Fear of the unknown and fear of failure are always going to be battles for me, but I’ve won quite a few this year and my reward is this amazing new life with my loving wife.

Worthy

Beating myself up for not accomplishing what I planned or simply doing a piss-poor job of it is a hobby of mine.

What triggers these episodes varies. Sometimes it’s just a silly little thing like wasting money by forgetting to use food before it goes bad. Other times it’s major mistakes related to family or career. The problem is that the scale of the mistake is not proportional to the self-punishment. And when one of these triggers click, the collapse is fast.

This is not full-on depression, an enemy that Matt Gemmell recently described so well—I battled that foe 15 years ago and am wary of its return. Still, these dark moments are not harmless. They obscure the light and warmth. They make me stumble and slide down a pit of despair where I find more reasons to remain there. They cause me to reject the help of others.

Because I’m not worthy of their affection.

Sometimes I just want to give up on the day or a single task, but other times these dark thoughts thrive. I slide deeper into the darkness where I am blind to the worth of my existence. I see no hope for my future, no reason why anyone would want a loser like me around.

I hide it well—I’ve been practicing this since before the Beatles broke up—and still smile and joke around. My wife, Judy, sees through my facade and suffers more because of it. She knows how to gently remind me of all my blessings and to wait for me to let go of the trigger. I honestly don’t know if I’d be here without her.

The saving grace of my dark thoughts is that they don’t last long—sometimes only hours and rarely more than a day. I’ve also learned to recognize them and try to maintain some perspective.

“You’re doing it again, Hoctor. This is all bullshit that you are using to build a false reality. When it’s over, you’re going to be annoyed that you wasted any time on this crap.”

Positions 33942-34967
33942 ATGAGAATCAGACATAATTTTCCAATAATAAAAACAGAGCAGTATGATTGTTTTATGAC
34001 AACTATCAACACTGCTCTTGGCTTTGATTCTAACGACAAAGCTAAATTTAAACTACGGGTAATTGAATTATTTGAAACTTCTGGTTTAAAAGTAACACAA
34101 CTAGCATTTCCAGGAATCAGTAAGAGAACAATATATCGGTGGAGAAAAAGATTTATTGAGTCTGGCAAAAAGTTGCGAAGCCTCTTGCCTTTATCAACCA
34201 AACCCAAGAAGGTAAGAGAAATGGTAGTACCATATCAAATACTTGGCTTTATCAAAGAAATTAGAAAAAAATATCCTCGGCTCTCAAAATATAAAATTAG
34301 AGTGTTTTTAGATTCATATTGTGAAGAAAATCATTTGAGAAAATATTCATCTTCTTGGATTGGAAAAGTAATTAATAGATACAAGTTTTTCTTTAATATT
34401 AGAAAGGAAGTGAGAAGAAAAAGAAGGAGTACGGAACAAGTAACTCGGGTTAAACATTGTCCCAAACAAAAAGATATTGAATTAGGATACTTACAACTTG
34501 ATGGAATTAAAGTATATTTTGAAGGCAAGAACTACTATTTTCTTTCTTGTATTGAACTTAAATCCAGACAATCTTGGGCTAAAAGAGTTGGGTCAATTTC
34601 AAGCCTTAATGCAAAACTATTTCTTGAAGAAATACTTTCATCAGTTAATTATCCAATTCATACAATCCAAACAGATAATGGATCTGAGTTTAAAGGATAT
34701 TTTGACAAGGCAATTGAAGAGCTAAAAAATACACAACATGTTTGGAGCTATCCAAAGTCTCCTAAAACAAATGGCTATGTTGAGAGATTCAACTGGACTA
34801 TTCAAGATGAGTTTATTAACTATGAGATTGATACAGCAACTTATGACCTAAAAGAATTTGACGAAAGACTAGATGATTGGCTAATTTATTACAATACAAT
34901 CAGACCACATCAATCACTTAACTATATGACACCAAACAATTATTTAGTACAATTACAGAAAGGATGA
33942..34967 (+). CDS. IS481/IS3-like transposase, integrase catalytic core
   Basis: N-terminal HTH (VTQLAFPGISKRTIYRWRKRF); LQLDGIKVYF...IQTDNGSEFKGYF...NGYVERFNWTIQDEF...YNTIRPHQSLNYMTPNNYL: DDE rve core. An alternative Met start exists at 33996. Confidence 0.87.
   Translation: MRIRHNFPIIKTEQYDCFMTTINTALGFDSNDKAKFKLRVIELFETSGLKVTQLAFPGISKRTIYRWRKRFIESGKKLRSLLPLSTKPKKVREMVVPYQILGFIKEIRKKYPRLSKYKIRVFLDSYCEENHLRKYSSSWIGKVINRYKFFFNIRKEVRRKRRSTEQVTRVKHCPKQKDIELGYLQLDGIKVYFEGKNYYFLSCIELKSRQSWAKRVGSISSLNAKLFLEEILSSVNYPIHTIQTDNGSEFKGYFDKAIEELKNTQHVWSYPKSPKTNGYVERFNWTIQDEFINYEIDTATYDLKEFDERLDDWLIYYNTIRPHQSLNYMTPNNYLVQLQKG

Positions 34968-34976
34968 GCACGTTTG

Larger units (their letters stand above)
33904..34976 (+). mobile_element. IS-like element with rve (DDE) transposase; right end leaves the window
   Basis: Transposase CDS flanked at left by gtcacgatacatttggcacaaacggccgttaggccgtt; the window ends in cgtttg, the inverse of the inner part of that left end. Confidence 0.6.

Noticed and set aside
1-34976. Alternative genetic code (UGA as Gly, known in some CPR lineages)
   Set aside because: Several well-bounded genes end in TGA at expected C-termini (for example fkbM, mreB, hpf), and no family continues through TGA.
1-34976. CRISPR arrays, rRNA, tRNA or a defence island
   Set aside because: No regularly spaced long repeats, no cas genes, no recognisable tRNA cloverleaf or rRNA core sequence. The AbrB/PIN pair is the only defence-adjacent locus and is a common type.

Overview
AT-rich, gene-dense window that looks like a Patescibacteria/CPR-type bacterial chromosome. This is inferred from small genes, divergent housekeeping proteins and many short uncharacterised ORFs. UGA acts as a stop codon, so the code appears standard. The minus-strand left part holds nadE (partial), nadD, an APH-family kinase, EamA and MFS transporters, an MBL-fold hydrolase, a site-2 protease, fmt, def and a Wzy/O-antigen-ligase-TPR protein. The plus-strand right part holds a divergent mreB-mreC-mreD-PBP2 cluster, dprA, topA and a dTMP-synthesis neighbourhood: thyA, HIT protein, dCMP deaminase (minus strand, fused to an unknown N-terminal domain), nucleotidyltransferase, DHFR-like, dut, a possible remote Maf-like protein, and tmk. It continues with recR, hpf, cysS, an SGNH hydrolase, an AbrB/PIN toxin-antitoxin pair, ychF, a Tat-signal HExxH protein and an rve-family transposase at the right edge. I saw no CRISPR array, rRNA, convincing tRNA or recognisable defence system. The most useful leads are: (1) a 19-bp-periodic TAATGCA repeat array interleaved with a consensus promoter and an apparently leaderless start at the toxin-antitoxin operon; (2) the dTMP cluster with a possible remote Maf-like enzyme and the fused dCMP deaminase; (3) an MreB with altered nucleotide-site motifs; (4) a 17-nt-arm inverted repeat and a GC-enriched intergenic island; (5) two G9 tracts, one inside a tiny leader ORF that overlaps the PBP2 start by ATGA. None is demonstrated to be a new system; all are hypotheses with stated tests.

Unfortunately, knowing that I’m sliding into the pit doesn’t empower me to walk away from this darkness—there first must be punishment. Reality is out of reach and I’m not worthy of happiness just yet. Maybe later.

This all has something to do with records playing in my head that say, “I could have done that better. I’m underachieving and should perform to my potential. Don’t screw up again; you may not get a second chance.”

Countering these negative records is the sound of Judy’s voice saying, “You need to stop beating yourself up! You don’t deserve this kind of pain. You are a good person!” But I’ve tried so often to quiet these demons without success. They are like stains that most of the time I ignore, but when pointed out, I can’t stop staring at them. I look to the positives in my life and see how wonderful they all are, but those damned stains are right there.

I’m ready to let go of this unhealthy behavior. The solution that my brain supplies is wrong and just as messed up as these episodes: Just do everything right, which is an impossible solution. It’s also counter to learning from my mistakes—a method that has worked really well for me.

They say that the sane person questions if he is crazy and the crazy person defends his sanity. I guess I can take comfort in my sanity and just work every day to serve others and stay out of my own head. I need to feel worthy.